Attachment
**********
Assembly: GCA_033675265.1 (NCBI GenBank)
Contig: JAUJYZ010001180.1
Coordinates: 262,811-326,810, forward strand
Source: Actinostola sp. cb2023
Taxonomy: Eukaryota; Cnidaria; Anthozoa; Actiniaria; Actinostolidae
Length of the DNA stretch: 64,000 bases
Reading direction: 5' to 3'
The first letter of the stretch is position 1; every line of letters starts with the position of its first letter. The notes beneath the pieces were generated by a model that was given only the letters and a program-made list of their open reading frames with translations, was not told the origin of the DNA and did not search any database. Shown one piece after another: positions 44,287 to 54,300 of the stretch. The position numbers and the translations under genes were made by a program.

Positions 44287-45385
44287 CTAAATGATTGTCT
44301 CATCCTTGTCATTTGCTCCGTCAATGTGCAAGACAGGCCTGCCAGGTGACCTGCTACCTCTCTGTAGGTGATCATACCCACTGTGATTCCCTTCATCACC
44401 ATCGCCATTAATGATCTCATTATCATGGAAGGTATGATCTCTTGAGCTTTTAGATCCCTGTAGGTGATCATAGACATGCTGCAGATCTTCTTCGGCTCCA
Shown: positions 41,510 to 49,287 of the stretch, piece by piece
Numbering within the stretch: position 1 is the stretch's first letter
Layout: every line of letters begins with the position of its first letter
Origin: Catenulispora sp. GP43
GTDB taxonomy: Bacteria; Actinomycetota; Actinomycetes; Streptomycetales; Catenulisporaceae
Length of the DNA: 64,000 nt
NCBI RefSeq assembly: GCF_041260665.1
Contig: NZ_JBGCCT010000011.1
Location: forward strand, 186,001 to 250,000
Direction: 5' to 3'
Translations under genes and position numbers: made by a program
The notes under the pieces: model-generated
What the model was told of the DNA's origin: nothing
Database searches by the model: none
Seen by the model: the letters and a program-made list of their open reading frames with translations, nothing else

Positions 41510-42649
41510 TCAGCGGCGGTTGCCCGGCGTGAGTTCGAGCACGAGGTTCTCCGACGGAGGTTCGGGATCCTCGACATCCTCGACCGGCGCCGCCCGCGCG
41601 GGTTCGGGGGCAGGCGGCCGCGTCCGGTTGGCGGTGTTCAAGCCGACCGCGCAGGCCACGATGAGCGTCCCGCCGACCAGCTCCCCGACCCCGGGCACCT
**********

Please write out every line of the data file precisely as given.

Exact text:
Assembly: GCA_033675265.1 (NCBI GenBank)
Contig: JAUJYZ010001180.1
Coordinates: 262,811-326,810, forward strand
Source: Actinostola sp. cb2023
Taxonomy: Eukaryota; Cnidaria; Anthozoa; Actiniaria; Actinostolidae
Length of the DNA stretch: 64,000 bases
Reading direction: 5' to 3'
The first letter of the stretch is position 1; every line of letters starts with the position of its first letter. The notes beneath the pieces were generated by a model that was given only the letters and a program-made list of their open reading frames with translations, was not told the origin of the DNA and did not search any database. Shown one piece after another: positions 44,287 to 54,300 of the stretch. The position numbers and the translations under genes were made by a program.

Positions 44287-45385
44287 CTAAATGATTGTCT
44301 CATCCTTGTCATTTGCTCCGTCAATGTGCAAGACAGGCCTGCCAGGTGACCTGCTACCTCTCTGTAGGTGATCATACCCACTGTGATTCCCTTCATCACC
44401 ATCGCCATTAATGATCTCATTATCATGGAAGGTATGATCTCTTGAGCTTTTAGATCCCTGTAGGTGATCATAGACATGCTGCAGATCTTCTTCGGCTCCA
Shown: positions 41,510 to 49,287 of the stretch, piece by piece
Numbering within the stretch: position 1 is the stretch's first letter
Layout: every line of letters begins with the position of its first letter
Origin: Catenulispora sp. GP43
GTDB taxonomy: Bacteria; Actinomycetota; Actinomycetes; Streptomycetales; Catenulisporaceae
Length of the DNA: 64,000 nt
NCBI RefSeq assembly: GCF_041260665.1
Contig: NZ_JBGCCT010000011.1
Location: forward strand, 186,001 to 250,000
Direction: 5' to 3'
Translations under genes and position numbers: made by a program
The notes under the pieces: model-generated
What the model was told of the DNA's origin: nothing
Database searches by the model: none
Seen by the model: the letters and a program-made list of their open reading frames with translations, nothing else

Positions 41510-42649
41510 TCAGCGGCGGTTGCCCGGCGTGAGTTCGAGCACGAGGTTCTCCGACGGAGGTTCGGGATCCTCGACATCCTCGACCGGCGCCGCCCGCGCG
41601 GGTTCGGGGGCAGGCGGCCGCGTCCGGTTGGCGGTGTTCAAGCCGACCGCGCAGGCCACGATGAGCGTCCCGCCGACCAGCTCCCCGACCCCGGGCACCT